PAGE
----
“When I felt the lump, I thought the worst,” he said. “But I wanted to stay optimistic. In the back of my mind I think I was prepared for it, but I was in a bit of denial, too”
The lump he had felt was his spleen, an organ often involved in mantle cell lymphoma. The first day led to a series of tests and scans.
“When we left that morning, I was not prepared for all of that,” Ava Kinder said. “I thought we were just going to go over and get back home.”
Kinder’s stay extended to almost two weeks as doctors began chemotherapy right away, even before the test results were finished.
The couple worried about telling their daughter, Jennifer, and Rick’s mother, who lives nearby and is 93 years old. They all handled the news with the same resolve as the couple.
The chemotherapy treatments put a strain on Kinder’s body.
“It was pretty much the strongest they had there,” he said. Ports were inserted in his chest to allow the doctors to withdraw blood for tests while injecting the treatment.
The chemotherapy lasted four or five days, then Kinder was allowed to go home for two weeks to regain his strength before returning for another round of treatment. The therapy worked well, and instead of the six sessions originally scheduled, Kinder was able to finish in four.
The treatment schedule took a toll on the couple’s strength. Through it all, Kinder remained upbeat. His attitude helped others.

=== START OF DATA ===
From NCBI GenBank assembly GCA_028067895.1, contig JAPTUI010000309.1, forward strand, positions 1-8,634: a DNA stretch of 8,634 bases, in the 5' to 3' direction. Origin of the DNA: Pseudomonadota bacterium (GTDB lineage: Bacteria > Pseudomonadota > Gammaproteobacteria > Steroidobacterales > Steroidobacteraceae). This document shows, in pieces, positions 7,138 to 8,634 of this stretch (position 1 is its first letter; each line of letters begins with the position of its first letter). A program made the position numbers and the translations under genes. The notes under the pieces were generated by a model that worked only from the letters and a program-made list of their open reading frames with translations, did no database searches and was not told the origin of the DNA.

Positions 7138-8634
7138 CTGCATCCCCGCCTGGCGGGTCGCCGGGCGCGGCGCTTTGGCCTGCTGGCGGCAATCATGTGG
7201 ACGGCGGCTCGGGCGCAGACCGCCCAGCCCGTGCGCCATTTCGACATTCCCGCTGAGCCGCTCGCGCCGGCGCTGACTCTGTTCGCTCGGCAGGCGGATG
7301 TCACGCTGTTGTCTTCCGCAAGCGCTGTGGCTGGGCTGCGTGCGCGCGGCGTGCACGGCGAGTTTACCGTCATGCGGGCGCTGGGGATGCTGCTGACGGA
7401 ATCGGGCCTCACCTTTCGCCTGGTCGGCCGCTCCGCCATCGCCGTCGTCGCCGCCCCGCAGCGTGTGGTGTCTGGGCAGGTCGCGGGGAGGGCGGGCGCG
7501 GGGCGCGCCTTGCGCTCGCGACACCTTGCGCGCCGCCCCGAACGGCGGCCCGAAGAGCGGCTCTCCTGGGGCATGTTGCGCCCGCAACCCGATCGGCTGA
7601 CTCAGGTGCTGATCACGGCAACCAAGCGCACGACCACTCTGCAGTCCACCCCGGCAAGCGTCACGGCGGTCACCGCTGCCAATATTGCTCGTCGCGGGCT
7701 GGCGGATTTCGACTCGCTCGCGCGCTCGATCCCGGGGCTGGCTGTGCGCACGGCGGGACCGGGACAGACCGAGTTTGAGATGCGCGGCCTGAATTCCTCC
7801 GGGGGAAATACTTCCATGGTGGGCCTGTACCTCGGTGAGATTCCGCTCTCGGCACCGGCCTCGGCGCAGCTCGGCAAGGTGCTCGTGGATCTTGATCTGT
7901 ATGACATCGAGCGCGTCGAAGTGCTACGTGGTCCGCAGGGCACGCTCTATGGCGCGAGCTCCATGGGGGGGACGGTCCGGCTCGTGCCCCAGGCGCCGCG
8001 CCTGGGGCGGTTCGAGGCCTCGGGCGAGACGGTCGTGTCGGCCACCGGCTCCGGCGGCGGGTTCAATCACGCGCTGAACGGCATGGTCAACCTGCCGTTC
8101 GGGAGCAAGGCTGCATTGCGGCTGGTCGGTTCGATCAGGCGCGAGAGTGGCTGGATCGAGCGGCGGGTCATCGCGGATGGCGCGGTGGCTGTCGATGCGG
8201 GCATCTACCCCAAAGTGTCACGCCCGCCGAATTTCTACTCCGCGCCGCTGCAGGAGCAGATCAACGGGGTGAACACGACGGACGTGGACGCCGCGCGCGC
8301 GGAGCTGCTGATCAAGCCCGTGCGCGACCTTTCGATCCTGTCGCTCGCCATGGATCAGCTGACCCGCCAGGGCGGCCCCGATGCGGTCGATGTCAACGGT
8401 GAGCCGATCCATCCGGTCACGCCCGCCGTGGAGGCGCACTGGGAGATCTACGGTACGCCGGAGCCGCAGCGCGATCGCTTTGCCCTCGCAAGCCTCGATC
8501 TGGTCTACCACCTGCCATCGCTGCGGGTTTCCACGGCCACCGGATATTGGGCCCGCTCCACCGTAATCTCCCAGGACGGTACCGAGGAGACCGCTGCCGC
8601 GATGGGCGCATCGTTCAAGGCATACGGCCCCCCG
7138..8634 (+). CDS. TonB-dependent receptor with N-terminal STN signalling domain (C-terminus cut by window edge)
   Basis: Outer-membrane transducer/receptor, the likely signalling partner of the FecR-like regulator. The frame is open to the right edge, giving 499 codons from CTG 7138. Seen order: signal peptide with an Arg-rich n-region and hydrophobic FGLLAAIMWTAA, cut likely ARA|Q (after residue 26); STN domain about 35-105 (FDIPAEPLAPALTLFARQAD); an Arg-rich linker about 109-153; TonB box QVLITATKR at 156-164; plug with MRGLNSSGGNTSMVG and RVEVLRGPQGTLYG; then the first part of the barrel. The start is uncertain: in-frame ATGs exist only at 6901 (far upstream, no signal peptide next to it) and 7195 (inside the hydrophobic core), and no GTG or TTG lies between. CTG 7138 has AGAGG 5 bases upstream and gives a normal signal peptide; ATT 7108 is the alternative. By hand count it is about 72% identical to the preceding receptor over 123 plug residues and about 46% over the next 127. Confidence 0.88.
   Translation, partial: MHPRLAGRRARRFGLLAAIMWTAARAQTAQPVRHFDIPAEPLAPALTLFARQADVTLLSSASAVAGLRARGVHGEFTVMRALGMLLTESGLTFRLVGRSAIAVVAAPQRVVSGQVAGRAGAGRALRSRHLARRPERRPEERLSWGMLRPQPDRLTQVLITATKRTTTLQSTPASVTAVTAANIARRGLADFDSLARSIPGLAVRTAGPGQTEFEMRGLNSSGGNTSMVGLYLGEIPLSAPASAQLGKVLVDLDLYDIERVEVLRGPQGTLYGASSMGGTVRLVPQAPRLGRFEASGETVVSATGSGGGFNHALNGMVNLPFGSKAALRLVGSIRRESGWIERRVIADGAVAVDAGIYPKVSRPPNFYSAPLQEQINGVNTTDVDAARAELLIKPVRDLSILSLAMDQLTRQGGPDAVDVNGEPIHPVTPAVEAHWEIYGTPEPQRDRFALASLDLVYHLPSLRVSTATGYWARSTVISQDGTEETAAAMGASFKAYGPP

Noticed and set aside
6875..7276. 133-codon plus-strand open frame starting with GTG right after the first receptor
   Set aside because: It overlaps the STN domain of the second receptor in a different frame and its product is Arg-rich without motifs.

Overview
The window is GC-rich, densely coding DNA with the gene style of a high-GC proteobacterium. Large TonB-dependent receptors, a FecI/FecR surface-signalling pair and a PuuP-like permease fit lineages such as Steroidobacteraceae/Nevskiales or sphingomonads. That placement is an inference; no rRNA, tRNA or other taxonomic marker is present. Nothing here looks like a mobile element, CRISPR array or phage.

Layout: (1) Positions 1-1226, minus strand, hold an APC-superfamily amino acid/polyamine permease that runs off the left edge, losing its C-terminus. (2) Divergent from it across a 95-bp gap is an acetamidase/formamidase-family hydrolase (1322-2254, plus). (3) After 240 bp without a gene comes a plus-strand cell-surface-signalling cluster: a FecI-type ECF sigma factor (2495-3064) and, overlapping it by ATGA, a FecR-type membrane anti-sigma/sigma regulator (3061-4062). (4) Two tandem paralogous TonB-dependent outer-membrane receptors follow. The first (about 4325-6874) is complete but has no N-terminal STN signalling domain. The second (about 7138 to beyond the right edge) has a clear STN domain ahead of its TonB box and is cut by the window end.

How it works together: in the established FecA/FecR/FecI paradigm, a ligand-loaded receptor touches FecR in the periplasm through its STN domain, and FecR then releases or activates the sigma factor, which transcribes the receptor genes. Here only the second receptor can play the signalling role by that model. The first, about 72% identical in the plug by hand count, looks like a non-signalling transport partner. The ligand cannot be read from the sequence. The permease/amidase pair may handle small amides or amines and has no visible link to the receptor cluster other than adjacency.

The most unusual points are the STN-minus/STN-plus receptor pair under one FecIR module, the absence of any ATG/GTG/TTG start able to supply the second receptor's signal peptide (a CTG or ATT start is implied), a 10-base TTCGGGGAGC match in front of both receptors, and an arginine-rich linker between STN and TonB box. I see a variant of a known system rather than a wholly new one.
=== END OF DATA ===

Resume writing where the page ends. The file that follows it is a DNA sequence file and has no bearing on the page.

“I wanted to quit my job,” said Ava, who now works at Danville Area Community College. “He wouldn’t let me. I had just started Master Gardener classes in Champaign, but he wouldn’t let me quit those, either. And I’m glad I didn’t. It let me get away from the cancer worries. It served as my support system.”
The process was tough. Even though he wasn’t feeling well, Kinder went to watch Jennifer run a half-marathon in Champaign on a cold rainy day in the spring.
“I met her at the finish line,” he said. “She told me, ‘Every time I started getting tired I would think of you, Dad, and what you’re going through and I would keep going.”
In the meantime, word of his illness spread through family, friends and neighbors through social media and other means.